New Talks Seek Peace In Ukraine, But European Leaders – And Trump – Have Their Own Motives
Get started on your Homeland Security Degree at American Military University.
As winter’s bitter chill descends on the mud-swamped trenches of Eastern Ukraine, there seems little hope for a thaw in hostilities. Almost six years of grinding war have ravaged the region, as Kiev continues its bloody struggle with separatist forces backed, most agree, by Russia. In 2015, a ceasefire was signed – but the promise of peace did not materialize. Over 13,000 have died in the protracted, punishing campaign that refuses to end.
But on Monday (December 9), a fresh effort at accord will be made. In Paris, newly elected Ukrainian President Volodymyr Zelensky will meet his Russian counterpart, Vladimir Putin. The talks – overseen by the leaders of France and Germany – mark the uneasy neighbors’ first meeting in years.
A tentative easing of tensions has preceded the push for peace. In April, Zelensky – a former TV personality – took office in sensational style, winning a landslide election victory on the promise of ending the conflict. He has authorized prisoner swaps, negotiated the return of seized Ukrainian ships, and holds regular phone calls with Putin. With momentum behind him – and, it seems, the will of the people – Zelensky might well be quietly confident.
But his diplomatic offerings come dangerously close to over-concession, critics argue. In October, he signed the so-called Steinmeier Formula – a road-map to peace endorsed by Moscow. Separatist territories would hold elections under Ukrainian law, the agreement stipulates, after which Kiev’s jurisdiction over the borderland could be restored.
Zelensky’s assent paved the way for the Paris talks, but Putin’s hand has been bolstered in the process. The Ukrainian’s ‘peace at any price’ mantra gives Moscow leverage in negotiations – and the promise of elections plays to Putin’s plan for regional hegemony. The eastern provinces – known collectively as the Donbass – will elect parties seeking autonomy, he calculates, cornering Kiev into ‘special status’ concessions.
Firmly under the Kremlin’s thumb, a self-governing Donbass could act as Moscow’s “Trojan horse,” says Taras Kuzio of the Atlantic Council, a think tank, undermining Ukraine’s Euro-Atlantic integration ambitions from within. Coupled with the promise of Western sanctions being lifted, Monday’s meeting could prove something of a coup for Putin.
But he and Zelensky won’t be alone at the table. Their host, French President Emmanuel Macron, has made no secret of his desire to tighten Franco-Russian relations. “Brain dead,” is the NATO alliance, Macron said recently – a “truthful” comment welcomed by Putin. With a diplomatic breakthrough on Ukraine, the two could sidestep Europe’s fear of Russian belligerence, pushing ahead with bilateral trade and investment plans.
This would likely ruffle feathers in Berlin, where Macron’s NATO snub soured the air. But Germany’s Angela Merkel has her own reasons to seek settlement with Moscow. The nations’ much heralded Nordstream 2 pipeline is on the cusp of completion. Channelling Russian gas into Europe via the Baltic Sea, the line bypasses Ukraine altogether, depriving Kiev of a critical cash source. With international pressure to scrap the scheme mounting, accord on the Donbass could buy Merkel time to see the project completed.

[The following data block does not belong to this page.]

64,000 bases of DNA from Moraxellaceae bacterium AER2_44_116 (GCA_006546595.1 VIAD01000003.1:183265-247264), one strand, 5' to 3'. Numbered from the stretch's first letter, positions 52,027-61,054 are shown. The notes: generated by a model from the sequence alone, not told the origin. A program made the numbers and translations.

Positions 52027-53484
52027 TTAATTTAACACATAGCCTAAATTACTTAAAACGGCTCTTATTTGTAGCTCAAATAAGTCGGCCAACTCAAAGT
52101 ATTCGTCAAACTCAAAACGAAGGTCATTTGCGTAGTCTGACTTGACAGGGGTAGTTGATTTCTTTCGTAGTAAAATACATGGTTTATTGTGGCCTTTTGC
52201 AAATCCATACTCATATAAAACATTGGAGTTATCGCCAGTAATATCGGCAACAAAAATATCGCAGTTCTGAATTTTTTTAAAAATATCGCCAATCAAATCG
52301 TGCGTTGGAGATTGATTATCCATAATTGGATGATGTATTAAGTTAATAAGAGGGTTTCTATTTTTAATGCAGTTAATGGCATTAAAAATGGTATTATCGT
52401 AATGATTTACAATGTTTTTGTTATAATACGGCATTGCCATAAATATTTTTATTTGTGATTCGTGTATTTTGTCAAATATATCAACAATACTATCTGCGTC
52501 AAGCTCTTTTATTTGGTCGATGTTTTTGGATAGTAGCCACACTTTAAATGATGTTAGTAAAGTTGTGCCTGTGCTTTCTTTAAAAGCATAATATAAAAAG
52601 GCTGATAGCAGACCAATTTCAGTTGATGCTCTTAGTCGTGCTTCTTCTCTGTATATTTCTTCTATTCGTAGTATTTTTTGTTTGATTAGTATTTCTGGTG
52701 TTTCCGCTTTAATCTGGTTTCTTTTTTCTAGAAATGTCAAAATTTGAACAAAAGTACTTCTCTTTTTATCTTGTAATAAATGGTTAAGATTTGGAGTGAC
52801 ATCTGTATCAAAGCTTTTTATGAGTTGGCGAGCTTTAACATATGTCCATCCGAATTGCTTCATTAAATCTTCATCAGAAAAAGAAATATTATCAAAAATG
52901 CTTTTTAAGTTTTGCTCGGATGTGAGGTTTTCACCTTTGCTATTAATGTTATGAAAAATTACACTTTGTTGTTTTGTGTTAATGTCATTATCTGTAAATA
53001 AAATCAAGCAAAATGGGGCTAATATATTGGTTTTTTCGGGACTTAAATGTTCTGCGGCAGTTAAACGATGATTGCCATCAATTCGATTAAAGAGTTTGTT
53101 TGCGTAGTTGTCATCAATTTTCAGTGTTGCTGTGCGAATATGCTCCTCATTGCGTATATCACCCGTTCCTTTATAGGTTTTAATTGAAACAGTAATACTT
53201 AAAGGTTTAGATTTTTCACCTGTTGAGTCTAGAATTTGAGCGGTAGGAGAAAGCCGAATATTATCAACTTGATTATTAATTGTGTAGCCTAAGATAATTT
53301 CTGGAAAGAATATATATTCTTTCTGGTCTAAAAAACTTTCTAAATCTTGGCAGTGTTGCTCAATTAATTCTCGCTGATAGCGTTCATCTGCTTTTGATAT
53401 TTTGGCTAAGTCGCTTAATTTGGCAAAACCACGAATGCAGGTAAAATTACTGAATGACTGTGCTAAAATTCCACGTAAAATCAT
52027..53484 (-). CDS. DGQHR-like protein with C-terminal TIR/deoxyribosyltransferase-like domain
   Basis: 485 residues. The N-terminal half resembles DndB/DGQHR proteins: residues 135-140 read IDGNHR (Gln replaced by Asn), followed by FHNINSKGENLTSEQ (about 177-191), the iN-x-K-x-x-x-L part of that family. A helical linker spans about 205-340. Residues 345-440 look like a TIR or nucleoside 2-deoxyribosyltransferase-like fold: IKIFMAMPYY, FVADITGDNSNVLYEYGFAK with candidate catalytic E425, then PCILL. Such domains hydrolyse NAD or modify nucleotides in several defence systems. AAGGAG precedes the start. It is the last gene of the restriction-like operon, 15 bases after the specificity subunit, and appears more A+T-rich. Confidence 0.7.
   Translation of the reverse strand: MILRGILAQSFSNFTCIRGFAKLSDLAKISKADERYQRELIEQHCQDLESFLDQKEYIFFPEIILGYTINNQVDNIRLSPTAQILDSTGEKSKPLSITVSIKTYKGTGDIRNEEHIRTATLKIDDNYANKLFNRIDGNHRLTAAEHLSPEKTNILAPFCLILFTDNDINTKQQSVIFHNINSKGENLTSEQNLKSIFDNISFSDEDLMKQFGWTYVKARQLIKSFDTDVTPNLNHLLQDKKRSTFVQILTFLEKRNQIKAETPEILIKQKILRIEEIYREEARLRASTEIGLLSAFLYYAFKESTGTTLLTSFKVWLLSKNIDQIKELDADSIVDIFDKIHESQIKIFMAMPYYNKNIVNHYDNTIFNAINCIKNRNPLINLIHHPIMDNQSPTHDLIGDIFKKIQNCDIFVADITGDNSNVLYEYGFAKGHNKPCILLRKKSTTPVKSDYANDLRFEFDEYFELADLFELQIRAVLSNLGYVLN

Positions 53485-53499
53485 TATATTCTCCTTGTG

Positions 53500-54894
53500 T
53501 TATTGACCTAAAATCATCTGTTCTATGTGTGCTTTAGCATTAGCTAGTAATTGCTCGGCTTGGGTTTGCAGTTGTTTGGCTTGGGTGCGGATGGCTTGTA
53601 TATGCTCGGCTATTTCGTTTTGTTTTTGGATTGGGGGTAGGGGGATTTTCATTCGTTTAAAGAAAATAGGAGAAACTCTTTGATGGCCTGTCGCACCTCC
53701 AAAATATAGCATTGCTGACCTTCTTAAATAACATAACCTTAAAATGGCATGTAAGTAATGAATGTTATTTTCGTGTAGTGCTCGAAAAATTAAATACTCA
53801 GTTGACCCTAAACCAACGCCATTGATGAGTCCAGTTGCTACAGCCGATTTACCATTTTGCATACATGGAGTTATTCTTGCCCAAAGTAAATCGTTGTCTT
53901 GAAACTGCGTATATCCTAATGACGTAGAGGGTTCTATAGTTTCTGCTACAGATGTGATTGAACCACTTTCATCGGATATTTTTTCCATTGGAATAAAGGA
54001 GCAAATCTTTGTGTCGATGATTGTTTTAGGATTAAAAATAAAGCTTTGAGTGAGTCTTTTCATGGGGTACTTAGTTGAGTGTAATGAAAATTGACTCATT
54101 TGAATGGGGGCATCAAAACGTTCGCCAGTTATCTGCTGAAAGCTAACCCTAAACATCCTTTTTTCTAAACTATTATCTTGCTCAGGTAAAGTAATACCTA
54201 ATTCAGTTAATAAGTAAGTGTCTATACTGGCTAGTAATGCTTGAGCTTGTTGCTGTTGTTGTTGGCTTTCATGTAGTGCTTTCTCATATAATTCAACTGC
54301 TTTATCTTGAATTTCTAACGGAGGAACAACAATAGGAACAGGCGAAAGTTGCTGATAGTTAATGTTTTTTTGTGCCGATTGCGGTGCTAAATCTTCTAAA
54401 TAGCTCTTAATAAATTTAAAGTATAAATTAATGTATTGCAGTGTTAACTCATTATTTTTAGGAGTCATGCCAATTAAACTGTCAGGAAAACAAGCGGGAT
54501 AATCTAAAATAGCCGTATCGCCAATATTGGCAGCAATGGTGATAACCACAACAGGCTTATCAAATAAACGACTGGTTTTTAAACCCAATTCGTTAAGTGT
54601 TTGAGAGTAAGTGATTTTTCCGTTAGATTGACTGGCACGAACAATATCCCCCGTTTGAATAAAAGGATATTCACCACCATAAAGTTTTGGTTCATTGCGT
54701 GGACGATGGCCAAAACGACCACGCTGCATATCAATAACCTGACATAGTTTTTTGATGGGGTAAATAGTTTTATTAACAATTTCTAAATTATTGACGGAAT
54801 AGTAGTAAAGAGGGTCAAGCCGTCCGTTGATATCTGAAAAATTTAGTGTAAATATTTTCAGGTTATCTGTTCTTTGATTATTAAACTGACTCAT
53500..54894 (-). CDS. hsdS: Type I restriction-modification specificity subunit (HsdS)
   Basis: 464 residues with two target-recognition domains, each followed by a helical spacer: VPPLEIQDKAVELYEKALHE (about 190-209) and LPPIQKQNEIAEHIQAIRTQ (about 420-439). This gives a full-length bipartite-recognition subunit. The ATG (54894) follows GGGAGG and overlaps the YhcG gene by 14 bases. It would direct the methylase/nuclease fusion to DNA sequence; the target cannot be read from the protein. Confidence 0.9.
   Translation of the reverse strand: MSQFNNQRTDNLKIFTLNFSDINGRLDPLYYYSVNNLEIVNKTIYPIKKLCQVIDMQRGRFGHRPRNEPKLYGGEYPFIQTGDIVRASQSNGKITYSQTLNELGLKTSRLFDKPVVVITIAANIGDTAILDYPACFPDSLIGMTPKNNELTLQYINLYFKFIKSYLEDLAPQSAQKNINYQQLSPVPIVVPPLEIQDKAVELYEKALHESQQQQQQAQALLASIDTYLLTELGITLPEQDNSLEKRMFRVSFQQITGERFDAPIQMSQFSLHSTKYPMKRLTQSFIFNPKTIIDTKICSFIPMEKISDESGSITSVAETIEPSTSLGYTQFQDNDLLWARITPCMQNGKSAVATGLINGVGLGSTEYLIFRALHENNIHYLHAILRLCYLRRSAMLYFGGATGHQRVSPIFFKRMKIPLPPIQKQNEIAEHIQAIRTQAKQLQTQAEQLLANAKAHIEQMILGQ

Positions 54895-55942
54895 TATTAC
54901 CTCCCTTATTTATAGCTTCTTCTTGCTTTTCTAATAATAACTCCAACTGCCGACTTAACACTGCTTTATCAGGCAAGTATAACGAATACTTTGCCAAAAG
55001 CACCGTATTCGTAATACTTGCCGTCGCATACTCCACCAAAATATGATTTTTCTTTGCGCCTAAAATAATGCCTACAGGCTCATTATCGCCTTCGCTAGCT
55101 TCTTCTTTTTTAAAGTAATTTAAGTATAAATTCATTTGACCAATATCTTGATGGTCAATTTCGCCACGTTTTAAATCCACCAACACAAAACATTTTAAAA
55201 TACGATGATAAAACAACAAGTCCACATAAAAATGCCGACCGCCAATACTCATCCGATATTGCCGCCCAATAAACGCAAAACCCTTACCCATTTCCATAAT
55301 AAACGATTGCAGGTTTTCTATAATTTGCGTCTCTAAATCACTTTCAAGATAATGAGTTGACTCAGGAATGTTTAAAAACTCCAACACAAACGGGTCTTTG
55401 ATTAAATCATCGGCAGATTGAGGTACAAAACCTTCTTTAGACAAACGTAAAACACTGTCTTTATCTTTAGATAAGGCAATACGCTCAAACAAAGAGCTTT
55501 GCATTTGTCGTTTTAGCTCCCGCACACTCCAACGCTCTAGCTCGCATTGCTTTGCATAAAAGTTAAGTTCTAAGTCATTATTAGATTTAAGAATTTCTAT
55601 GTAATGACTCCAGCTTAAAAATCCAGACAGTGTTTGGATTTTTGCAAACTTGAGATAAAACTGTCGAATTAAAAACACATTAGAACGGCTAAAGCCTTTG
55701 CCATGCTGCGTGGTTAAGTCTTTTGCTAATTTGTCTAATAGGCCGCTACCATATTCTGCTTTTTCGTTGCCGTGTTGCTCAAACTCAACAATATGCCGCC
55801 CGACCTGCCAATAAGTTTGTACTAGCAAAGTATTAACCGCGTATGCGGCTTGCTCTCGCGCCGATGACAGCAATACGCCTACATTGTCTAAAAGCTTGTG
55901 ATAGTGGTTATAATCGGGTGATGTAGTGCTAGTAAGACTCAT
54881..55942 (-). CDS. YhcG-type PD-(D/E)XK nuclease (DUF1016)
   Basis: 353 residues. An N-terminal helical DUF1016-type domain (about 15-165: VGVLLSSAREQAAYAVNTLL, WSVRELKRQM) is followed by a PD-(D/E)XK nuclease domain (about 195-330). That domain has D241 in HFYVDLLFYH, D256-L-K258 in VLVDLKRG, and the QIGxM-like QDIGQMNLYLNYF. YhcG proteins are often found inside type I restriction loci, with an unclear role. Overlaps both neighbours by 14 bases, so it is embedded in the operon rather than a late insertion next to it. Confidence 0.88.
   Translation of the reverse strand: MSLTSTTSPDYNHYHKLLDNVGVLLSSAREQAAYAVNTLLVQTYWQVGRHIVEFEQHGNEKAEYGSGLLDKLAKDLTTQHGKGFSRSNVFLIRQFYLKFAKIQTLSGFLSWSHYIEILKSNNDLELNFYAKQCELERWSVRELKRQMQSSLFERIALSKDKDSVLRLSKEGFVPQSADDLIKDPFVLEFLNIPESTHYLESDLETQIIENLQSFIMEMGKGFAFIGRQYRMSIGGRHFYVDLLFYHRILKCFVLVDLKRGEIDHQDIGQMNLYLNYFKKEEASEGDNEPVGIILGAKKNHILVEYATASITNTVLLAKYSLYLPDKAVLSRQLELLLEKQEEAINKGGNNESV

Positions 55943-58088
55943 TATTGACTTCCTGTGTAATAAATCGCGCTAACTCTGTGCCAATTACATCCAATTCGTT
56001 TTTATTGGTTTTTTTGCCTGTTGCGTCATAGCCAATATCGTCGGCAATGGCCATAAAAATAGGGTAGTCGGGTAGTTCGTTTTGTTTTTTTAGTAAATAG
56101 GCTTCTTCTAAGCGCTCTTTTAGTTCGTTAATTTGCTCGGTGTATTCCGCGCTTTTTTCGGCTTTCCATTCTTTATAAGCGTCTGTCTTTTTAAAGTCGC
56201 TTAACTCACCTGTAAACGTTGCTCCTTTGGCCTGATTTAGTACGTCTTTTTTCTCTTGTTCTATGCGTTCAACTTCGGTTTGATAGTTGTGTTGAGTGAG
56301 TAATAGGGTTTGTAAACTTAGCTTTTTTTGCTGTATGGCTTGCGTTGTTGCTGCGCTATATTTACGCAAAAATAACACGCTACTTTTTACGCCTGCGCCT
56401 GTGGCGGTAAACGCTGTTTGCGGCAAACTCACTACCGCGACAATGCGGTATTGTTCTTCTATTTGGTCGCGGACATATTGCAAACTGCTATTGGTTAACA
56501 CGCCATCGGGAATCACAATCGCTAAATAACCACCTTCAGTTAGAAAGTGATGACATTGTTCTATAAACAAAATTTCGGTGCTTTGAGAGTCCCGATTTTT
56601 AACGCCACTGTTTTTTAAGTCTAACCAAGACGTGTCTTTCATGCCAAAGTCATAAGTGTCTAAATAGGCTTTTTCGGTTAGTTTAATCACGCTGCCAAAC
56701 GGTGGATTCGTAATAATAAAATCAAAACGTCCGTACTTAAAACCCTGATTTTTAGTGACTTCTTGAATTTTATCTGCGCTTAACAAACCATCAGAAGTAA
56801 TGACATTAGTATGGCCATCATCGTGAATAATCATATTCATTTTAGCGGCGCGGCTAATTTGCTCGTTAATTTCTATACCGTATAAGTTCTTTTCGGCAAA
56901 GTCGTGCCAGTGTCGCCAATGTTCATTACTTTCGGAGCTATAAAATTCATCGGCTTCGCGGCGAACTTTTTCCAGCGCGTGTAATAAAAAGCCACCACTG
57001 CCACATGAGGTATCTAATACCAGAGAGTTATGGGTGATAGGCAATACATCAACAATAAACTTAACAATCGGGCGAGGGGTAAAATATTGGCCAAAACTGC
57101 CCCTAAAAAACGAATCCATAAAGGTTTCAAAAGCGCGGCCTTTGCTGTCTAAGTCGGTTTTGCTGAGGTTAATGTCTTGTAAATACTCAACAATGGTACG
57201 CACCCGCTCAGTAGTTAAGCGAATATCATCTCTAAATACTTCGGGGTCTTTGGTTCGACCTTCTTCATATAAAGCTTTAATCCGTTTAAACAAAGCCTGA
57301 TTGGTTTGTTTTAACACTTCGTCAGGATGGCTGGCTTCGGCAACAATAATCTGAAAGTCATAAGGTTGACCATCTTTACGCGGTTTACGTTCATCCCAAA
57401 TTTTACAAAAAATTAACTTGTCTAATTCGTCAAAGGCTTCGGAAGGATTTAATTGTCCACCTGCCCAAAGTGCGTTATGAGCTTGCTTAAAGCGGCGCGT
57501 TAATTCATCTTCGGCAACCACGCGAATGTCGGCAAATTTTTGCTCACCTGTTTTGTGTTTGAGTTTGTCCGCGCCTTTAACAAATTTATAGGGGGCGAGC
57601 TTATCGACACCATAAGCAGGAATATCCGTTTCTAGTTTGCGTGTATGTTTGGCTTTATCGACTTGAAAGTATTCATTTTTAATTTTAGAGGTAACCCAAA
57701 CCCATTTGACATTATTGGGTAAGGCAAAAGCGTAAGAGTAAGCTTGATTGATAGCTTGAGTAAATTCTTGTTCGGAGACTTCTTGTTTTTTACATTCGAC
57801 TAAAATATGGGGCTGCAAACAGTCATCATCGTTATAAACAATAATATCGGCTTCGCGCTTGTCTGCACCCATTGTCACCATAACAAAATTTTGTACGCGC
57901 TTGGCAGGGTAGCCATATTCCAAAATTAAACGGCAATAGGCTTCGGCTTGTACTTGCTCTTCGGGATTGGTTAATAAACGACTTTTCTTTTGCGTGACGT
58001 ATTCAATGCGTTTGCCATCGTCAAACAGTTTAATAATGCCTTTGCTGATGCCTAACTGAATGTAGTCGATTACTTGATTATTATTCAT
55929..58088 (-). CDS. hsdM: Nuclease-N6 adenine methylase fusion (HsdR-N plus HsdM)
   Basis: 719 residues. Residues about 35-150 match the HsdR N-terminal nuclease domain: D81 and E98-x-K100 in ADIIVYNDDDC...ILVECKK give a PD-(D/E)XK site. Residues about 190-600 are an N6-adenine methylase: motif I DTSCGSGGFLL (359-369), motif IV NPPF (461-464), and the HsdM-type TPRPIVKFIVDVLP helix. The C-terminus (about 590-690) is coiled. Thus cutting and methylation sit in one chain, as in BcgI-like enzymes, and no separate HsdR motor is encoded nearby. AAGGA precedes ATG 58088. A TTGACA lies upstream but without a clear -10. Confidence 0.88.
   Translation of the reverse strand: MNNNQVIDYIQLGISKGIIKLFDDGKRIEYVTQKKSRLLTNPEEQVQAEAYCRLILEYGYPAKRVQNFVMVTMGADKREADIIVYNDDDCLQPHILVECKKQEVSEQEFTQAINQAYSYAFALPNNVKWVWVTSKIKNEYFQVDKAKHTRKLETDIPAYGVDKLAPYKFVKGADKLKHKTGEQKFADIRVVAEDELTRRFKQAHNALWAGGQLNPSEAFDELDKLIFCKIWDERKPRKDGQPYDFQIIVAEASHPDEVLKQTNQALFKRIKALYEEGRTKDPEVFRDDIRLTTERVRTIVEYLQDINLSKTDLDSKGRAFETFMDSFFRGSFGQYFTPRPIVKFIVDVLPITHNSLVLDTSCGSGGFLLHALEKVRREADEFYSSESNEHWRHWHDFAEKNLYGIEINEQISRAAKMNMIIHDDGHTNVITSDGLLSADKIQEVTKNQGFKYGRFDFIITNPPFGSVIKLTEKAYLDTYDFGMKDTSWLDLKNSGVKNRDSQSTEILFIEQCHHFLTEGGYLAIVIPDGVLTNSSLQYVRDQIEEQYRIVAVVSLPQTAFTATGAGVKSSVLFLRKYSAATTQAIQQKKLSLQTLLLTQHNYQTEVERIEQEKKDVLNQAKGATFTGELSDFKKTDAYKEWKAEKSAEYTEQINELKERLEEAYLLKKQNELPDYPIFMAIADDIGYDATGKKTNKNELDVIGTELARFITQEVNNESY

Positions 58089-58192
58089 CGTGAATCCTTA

And then, of course, there is the Donald Trump dimension. One showman to another, Zelensky pushed the president for a White House invite this summer. The optics would have been good: a united US-Ukrainian front on Moscow’s meddling. But the offer never came. “I really hope you and President Putin get together and can solve your problem,” Trump said instead, spelling out what Zelensky least wanted to hear: you’re on your own.
For America’s mercurial leader, Ukraine is just too toxic right now. With impeachment proceedings ramping up in recent days, Trump is once again under scrutiny for his apparent threat to withhold military aid unless Zelensky fulfilled political objectives. Aligning too closely with the Ukrainian leader could play badly back home, where he faces both a probe by Congress and a general election.
It’s little wonder that, last week, Zelensky tempered hopes of a breakthrough in Paris. He’s an inexperienced statesman, but he’ll know, given their various ulterior motives, his Western allies cannot be trusted to be tough on Putin. Zelensky must wrestle with the worry of domestic dissent too – his signature on the Steinmeier Formula prompted street protests, with the public concerned that he’s too ready to concede ground.
For the Ukrainian president, this is the critical conundrum. Hemmed in by anti-Russian sentiment back home – whipped up, it seems, by his predecessor Petro Poroshenko – Zelensky cannot afford to kowtow to Moscow. But he must accept the reality of his situation. He made a promise to end the fighting – fulfilling this requires diplomatic concessions, especially when his biggest backers have their own motives for peace.
It’s an unenviable position for the Ukrainian; but he must prevail. If the narrow window for settlement slips away, a ‘frozen conflict’ – akin to that in Cyprus or Israel – awaits. Just last week, a senior aide to Zelensky revealed plans for a border wall should talks fail. That would be bad news for all involved. An interminable cycle of violence need not endure in Eastern Ukraine. Now is the time to end it.